Electrotherapy uses electrical energy to promote healing, repair tissue and reduce pain. In physiotherapy, this includes interferential, TENS and pulsed shortwave therapy.
Electrotherapy is used world-wide as a form of treatment for soft tissue injuries such as ligament tears and tendinopathies. Whilst there is very little evidence from research projects to support it’s use, clinical evidence and the experiences of hundreds of thousands of therapists and patients demonstrate that it can be effective.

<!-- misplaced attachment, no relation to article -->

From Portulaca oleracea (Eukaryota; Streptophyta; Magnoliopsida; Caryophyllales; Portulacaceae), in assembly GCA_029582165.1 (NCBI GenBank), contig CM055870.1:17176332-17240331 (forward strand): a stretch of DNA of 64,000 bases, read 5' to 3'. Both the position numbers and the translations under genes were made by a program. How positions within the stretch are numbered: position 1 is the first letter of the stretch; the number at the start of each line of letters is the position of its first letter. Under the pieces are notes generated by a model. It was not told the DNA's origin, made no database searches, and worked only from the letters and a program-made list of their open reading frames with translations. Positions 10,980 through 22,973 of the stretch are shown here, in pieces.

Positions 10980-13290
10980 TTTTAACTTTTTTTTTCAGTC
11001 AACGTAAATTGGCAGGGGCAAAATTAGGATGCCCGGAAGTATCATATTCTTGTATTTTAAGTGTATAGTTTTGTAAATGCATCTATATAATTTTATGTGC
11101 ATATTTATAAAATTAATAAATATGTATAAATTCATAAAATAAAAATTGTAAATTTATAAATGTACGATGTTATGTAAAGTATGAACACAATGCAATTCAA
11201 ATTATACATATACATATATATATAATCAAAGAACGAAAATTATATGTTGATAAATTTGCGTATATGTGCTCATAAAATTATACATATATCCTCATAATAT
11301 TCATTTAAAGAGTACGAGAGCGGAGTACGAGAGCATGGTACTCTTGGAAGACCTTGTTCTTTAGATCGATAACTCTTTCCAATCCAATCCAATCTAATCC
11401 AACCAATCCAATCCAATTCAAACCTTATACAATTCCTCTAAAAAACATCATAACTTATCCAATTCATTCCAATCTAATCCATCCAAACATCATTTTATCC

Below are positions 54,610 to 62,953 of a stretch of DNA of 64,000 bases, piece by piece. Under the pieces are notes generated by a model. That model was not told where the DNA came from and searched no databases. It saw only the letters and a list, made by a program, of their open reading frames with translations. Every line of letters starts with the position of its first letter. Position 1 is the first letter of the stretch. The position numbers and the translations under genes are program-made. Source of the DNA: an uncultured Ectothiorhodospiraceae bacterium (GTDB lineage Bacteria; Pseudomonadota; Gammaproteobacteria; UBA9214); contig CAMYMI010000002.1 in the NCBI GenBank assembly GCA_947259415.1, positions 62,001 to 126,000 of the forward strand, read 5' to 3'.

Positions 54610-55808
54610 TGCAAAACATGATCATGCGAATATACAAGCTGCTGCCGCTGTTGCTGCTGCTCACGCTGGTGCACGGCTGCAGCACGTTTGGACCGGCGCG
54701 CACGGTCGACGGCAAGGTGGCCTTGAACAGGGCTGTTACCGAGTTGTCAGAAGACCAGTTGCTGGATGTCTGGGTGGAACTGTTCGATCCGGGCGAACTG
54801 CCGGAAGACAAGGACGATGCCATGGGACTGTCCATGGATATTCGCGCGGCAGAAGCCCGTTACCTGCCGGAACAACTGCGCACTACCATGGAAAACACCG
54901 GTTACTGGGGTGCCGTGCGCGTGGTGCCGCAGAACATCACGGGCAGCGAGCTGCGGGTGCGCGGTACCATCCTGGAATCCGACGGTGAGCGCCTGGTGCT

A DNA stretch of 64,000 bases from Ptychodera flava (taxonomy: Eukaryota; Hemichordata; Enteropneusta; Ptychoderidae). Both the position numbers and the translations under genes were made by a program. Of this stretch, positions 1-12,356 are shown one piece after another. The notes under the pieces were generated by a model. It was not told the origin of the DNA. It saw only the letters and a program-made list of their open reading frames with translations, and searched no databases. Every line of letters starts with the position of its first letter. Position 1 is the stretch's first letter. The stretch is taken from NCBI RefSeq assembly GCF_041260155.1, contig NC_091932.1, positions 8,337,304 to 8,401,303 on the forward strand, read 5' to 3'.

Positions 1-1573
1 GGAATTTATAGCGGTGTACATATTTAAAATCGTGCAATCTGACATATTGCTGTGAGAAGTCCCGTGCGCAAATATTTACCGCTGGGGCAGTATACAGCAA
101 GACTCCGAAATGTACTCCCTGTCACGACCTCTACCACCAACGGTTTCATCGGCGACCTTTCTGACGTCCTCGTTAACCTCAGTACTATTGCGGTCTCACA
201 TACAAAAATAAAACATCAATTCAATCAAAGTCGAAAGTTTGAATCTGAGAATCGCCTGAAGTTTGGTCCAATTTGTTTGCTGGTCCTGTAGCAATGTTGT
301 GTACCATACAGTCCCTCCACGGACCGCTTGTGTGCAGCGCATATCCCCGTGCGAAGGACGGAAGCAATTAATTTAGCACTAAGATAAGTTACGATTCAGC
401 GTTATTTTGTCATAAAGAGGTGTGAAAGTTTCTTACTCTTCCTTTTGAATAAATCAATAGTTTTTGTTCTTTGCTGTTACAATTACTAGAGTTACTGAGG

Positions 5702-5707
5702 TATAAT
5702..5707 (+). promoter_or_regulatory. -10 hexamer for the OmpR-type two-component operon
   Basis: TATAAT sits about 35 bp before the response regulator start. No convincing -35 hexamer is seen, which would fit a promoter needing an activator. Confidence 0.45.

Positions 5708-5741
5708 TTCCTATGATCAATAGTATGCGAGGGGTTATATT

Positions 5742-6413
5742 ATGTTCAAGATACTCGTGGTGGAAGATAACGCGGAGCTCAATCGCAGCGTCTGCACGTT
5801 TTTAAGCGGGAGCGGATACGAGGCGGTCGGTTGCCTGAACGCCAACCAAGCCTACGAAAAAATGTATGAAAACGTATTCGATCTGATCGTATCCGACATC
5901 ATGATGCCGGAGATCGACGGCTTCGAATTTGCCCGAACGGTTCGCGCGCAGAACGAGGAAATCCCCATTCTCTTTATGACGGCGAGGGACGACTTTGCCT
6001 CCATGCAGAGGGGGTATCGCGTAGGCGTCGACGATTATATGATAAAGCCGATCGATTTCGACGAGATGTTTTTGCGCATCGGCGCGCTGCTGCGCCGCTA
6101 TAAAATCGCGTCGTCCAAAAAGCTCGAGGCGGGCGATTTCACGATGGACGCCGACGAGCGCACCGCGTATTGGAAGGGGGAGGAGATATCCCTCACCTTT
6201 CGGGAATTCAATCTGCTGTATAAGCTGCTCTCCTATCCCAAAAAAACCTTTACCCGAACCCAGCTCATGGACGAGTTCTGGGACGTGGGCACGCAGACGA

The aims of most forms of electrotherapy include:
Increasing blood flow to the injured area, which promotes healing.
Decrease in pain.
Break down of scar tissue and adhesions.
As with many forms of medical treatment, there are certain circumstances when electrotherapy should not be used. These include:
In the acute stage of an injury, where there may still be bleeding.
Over metal pins, plates etc.
On cancerous tissue.
Over infected tissue.
Over sensitive areas (such as the testicles)
On the chest of patients with pacemakers.
Over the back or abdomen of pregnant women.